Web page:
Saturday, April 2, 2016

Barrons weekend update

Barrons weekend update: positive on TWX, UTX; cautious on BAM 
Cover story: Though Republican leaders are pressing Ohio governor John Kasich to drop out of the race, it's unlikely he will do so-and for investors that's a good thing; "Kasich's policy prescriptions, experience, and temperament make him the GOP's best bet to reassure a nervous marketplace," and he would be better for investors than Hillary Clinton in the White House. 

1) Picks from participants in Barron's energy roundtable, featuring Barry Kupferberg of Trilogy Capital Management (Rockies Express Pipeline, Permian Resources), Robert Thummel of Tortoise Capital Advisors (EPD, SXL, LNG, PXD), Harlan Cherniak of KKR (SLCA, DYN bonds, CPN bonds) and Richard Daskin of RSD Advisors (SEP, MMP, PSXP); 
2) Positive on TWX: Shares are up following the success of Batman v Superman, which bodes well for nine more DC Entertainment movies to be released during the next five years, while the company's TV and game production is thriving; 
3) Positive on UTX: Shares have fallen 15% over the past two years, but increased cost-cutting, stronger results in its U.S. air-conditioning business, and a new commercial jet engine could send earnings up; shares could return 20% during the next year; 
4) Cautious on BAM: Company specializes in illiquid properties whose values it calculates from "unobservable inputs," such as the discount rate applied to a property's projected cash flow, a process that raises some questions for investors. 

Tech Trader: The cloud-computing sector continues to undergo a transformation, with shares of pure-play stocks such as CRM and WDAY down, while traditional software makers like ORCL and IBM have risen because of efforts to highlight the parts of their businesses that contain cloud-computing elements. 

Trader: Investors "want to see interest-rate hikes that indicate the U.S. economic engine is revving strongly to withstand higher rates," says John DeClue of the Private Client Reserve of U.S. Bank; Positive on CELG: Shares of the managed-care health provider are down as investors lose interest in the sector, but the company stands to benefit from expansion and the ACA's push to insure more people; Positive on HAIN: Slower revenue growth is partly the result of the company growing larger and struggling to maintain momentum, but it stands to benefit from growing sales in organics and efforts to reduce expenses-and insiders have increased their holdings.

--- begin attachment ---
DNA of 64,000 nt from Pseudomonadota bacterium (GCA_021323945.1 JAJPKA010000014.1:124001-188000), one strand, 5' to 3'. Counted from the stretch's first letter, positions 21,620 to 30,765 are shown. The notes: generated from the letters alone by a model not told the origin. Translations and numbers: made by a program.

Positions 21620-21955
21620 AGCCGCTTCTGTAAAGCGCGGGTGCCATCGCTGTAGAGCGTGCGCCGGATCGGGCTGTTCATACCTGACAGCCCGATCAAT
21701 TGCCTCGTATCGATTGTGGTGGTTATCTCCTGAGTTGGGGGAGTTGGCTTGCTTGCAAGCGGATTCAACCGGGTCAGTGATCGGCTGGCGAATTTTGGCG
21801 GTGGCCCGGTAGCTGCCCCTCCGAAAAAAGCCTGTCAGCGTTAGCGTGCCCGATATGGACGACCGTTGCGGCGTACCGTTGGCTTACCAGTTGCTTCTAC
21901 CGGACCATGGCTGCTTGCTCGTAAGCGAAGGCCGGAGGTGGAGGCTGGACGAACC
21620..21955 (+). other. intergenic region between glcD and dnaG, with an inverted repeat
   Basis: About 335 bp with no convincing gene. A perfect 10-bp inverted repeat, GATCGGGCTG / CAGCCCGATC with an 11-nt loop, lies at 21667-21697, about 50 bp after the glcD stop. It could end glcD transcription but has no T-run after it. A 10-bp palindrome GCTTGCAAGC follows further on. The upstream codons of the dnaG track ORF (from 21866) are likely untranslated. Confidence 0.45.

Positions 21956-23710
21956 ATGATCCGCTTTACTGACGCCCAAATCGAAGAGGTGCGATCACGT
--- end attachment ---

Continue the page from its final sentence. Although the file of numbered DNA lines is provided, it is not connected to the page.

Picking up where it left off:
Profile: Justin Thomson, portfolio manager of the T. Rowe Price International Discovery fund, has taken advantage of weakness in foreign markets to buy (top 10 holdings: Victrex, Eurofins Scientific, Axiare Patrimonio Socimi, Playtech, Norma Group, Partners Group Holding, Nippon Seiki, Ambu, Fisher & Paykel Healthcare, MercadoLibre). 

Small Caps: Positive on MTW: Industrial crane maker, formed only a month ago as a spinoff of parent company MFS, will undergo a restructuring that will improve margins and could lead to higher profitability. 

Follow-Up: Barron's says robo advisors are legitimate competitor-at the mass-affluent level-to traditional financial-services firms, which are weighed down by legacy software code and human advisors.

European Trader: Positive on ENDP: Specialty pharma company's shares are down, but it should undergo a recovery over the next 12 to 24 months, and shares could rebound by more than 50%. 

Asian Trader: Sinagpore's recently announced budget will boost spending by 7% this year, which could bolster stocks in banking, consumer staples, healthcare, and transport. 

Emerging Markets: Some investors in Brazil are looking to put profits elsewhere, given the country's mounting problems, and are looking to China, which has projected GDP growth of 6-7% (Positive on Kweichow Moutai, JD). 

Commodities: A seasonal shortage boosted lumber prices, but slowing U.S. housing construction and a weak Canadian dollar should bring them back down again. 

Streetwise: With the markets rallying, companies may see a window of opportunity for IPOs, but it remains unclear how eagerly investors will embrace them.